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Academic wins intellectual property rights -

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ASHLEY HALL: The Federal Court has upheld a ruling that a university academic from Western
Australia can retain the intellectual property rights over his invention.

Professor Bruce Gray invented anti-liver-cancer agents while working for the University of Western
Australia in the 1980s.

When they became commercially successful the university tried to gain intellectual property rights
but the court found that the university can't claim ownership because his job description didn't
include a duty to invent things.

Carly Laird reports on the implications of the decisions for Australian universities.

CARLY LAIRD: Whether universities or academics can claim intellectual property rights over
inventions has been a contentious issue around the world for some time.

Daniel Stewart is a research fellow at the Australian National University and is focusing his
research on intellectual property law.

He explains why this court ruling favoured the academic involved, professor Bruce Gray.

DANIEL STEWART: The primary issue in the case is whether or not there could be some sort of implied
term in the contract of employment to say that although the employment contract expressly required
Dr Gray to carry out research, whether or not there could be a further term implied into that
employment contract that that also required Dr Gray to carry out invention.

And it was the requirement to invention that meant that the employer would be entitled to claim any
intellectual property rights that might be associated with that invention.

CARLY LAIRD: Daniel Stewart says since the 1980s universities have attempted to change their
employees' contracts so they can financially benefit from their academics' inventions.

DANIEL STEWART: Various universities around that time and subsequently have attempted to
incorporate requirements to invent into the contractual terms or through some other mechanism tried
to place obligations on their academics to share the returns from invention with the university.

CARLY LAIRD: Dr Michael Spence is the vice-chancellor of the University of Sydney and has a
background in intellectual property law.

He says that because universities provide the resources that lead to inventions they have every
right to be compensated for the cost of that research.

MICHAEL SPENCE: Where the public purse has funded the research, as it usually has, it just seems
fair that the public should benefit from the fruits of the research. Not entirely, of course the
inventor should have a share and that's the kind of profit sharing arrangement that we have here at
the university and that is well really quite normal internationally.

CARLY LAIRD: But does the public benefit if there are patents at all on these inventions?

MICHAEL SPENCE: Ah well that's a much more difficult question. That's a question that has to do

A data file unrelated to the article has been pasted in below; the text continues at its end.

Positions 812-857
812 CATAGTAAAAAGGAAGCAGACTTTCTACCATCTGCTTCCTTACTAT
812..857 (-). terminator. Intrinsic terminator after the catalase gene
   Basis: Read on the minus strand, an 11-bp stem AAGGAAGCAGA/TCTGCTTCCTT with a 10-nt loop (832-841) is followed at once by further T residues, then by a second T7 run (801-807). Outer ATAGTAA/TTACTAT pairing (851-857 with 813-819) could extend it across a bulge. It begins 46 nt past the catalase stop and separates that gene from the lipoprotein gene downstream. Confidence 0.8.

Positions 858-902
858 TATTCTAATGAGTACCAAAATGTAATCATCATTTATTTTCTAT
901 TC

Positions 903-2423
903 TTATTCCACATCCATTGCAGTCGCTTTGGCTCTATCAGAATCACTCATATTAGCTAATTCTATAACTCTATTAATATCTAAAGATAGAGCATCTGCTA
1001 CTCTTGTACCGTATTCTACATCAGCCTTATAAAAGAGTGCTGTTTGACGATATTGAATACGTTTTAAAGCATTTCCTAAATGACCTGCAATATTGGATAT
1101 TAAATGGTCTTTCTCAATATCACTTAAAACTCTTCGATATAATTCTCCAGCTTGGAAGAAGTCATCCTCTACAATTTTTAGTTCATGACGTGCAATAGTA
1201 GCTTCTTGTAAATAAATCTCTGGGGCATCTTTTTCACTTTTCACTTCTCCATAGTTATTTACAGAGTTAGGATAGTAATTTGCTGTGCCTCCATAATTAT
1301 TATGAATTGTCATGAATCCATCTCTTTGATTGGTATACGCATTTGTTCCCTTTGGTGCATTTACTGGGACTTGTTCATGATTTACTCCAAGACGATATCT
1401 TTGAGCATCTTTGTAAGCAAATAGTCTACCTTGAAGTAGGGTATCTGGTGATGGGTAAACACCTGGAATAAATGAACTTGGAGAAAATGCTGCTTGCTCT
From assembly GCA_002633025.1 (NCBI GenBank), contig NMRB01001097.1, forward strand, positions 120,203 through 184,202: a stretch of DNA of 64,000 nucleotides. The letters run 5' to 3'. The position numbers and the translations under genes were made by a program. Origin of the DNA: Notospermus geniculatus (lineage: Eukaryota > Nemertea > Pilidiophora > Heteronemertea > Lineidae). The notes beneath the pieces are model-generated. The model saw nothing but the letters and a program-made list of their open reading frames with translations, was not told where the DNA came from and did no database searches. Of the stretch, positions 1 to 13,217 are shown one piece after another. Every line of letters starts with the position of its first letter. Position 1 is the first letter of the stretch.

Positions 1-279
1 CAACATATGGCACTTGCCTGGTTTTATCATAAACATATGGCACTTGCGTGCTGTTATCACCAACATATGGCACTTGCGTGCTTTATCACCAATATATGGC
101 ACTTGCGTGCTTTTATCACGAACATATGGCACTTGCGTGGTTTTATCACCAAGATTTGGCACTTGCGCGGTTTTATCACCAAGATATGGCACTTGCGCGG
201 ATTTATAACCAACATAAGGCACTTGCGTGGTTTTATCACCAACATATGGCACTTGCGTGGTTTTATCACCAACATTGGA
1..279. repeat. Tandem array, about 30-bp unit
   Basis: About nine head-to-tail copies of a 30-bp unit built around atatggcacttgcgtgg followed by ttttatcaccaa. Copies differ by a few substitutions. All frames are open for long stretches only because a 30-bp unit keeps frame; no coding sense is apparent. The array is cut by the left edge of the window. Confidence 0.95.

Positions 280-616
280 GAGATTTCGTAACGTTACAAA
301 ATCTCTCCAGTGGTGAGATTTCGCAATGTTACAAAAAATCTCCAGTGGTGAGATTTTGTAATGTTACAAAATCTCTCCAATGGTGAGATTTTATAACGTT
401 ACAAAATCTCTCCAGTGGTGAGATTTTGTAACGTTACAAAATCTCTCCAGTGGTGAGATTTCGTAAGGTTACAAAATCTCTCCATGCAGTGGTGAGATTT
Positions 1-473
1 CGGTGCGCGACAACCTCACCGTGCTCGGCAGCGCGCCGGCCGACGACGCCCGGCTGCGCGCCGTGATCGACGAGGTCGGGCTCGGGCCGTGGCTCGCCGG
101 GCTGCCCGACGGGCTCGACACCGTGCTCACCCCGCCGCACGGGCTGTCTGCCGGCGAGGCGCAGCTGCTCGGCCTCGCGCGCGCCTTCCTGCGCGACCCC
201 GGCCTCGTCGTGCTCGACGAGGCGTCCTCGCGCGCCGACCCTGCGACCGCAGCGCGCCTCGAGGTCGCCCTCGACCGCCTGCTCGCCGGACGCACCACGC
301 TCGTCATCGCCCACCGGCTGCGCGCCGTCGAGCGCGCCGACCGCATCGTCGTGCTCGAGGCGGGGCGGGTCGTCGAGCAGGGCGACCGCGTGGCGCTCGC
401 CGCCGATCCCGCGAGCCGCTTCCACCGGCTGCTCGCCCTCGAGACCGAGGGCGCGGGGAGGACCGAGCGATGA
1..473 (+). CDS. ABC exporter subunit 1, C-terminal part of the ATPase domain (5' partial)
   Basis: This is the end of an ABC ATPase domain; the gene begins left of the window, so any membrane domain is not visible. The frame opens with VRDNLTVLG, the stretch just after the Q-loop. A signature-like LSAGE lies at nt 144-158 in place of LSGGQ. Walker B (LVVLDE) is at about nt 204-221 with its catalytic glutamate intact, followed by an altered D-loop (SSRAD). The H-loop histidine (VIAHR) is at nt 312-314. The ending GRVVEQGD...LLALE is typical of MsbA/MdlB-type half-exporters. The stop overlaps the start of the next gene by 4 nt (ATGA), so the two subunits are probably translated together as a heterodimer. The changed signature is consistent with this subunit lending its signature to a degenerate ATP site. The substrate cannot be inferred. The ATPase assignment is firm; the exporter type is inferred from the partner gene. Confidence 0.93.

with the role of patents in the commercialisation of research. And of course at that stage it's
important to attract private industry money and often that money won't be available unless there is
some intellectual property protection over the invention.

CARLY LAIRD: But don't universities have a role in breaking that cycle?

MICHAEL SPENCE: This is an extremely complicated area of public policy. I think there is an
argument that there ought to be particular kinds of patent exemption to support the work of
researchers in universities. But that's not really the issue we're looking at right now.

We're looking at the situation in which there has been a patent on an invention that's flowed from
a piece of research conducted during the course of employment and whether or not there ought to be
a sharing of the profits of that research between them.

I think in that situation a profit sharing solution is intuitively right.

CARLY LAIRD: Carolyn Allport is the president of the National Tertiary Education Union. She agrees
that academics and universities should work together.

CAROLYN ALLPORT: Traditionally there's a sort of a general split - a third to the institution, a
third to the department, a third to the researcher. In the long run you know we have to work in a
collaborative way.

CARLY LAIRD: But she's also worried that as a result of this most recent case, while seeking to
ensure their profits universities will make unfair contracts for their employees.

CAROLYN ALLPORT: It's important to give some degree of incentive to academics in order for them to
lift our capacity to innovate and provide the world standard research that we do.

Now what I fear is that universities might take a very, an attitude of wanting to stop that
immediately and to change people's contracts.

CARLY LAIRD: If academics do gain intellectual property rights 100 per cent to their inventions,
should they then be made to pay back some of those resources?

CAROLYN ALLPORT: We have already had a previous intellectual property case at Victoria University
where that question was examined and in that case there was a clear identification of resources
being given back to the university or an exchange of money if it was, if the particular invention
at that stage at VU was commercialised. And that was eventually negotiated.

CARLY LAIRD: The University of Western Australia is now considering taking their appeal to the High
Court.

ASHLEY HALL: Carly Laird.